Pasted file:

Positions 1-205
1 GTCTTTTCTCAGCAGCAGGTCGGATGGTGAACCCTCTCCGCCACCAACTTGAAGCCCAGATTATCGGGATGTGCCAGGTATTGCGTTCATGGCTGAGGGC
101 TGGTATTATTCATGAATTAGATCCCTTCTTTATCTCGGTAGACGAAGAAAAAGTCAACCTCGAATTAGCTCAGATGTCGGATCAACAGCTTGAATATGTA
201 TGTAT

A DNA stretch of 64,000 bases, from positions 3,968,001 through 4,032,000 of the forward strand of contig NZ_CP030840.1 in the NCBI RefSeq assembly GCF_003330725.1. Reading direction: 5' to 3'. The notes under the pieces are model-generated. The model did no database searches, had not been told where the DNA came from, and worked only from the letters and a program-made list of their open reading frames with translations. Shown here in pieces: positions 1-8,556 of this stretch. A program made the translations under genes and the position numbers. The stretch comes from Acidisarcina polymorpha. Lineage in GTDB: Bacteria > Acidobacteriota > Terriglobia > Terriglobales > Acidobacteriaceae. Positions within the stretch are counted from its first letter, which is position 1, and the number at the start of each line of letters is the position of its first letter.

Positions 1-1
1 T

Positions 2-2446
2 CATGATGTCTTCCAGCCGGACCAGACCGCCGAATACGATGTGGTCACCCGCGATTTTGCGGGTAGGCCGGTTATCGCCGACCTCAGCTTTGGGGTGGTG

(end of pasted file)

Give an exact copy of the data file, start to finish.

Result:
Positions 1-205
1 GTCTTTTCTCAGCAGCAGGTCGGATGGTGAACCCTCTCCGCCACCAACTTGAAGCCCAGATTATCGGGATGTGCCAGGTATTGCGTTCATGGCTGAGGGC
101 TGGTATTATTCATGAATTAGATCCCTTCTTTATCTCGGTAGACGAAGAAAAAGTCAACCTCGAATTAGCTCAGATGTCGGATCAACAGCTTGAATATGTA
201 TGTAT

A DNA stretch of 64,000 bases, from positions 3,968,001 through 4,032,000 of the forward strand of contig NZ_CP030840.1 in the NCBI RefSeq assembly GCF_003330725.1. Reading direction: 5' to 3'. The notes under the pieces are model-generated. The model did no database searches, had not been told where the DNA came from, and worked only from the letters and a program-made list of their open reading frames with translations. Shown here in pieces: positions 1-8,556 of this stretch. A program made the translations under genes and the position numbers. The stretch comes from Acidisarcina polymorpha. Lineage in GTDB: Bacteria > Acidobacteriota > Terriglobia > Terriglobales > Acidobacteriaceae. Positions within the stretch are counted from its first letter, which is position 1, and the number at the start of each line of letters is the position of its first letter.

Positions 1-1
1 T

Positions 2-2446
2 CATGATGTCTTCCAGCCGGACCAGACCGCCGAATACGATGTGGTCACCCGCGATTTTGCGGGTAGGCCGGTTATCGCCGACCTCAGCTTTGGGGTGGTG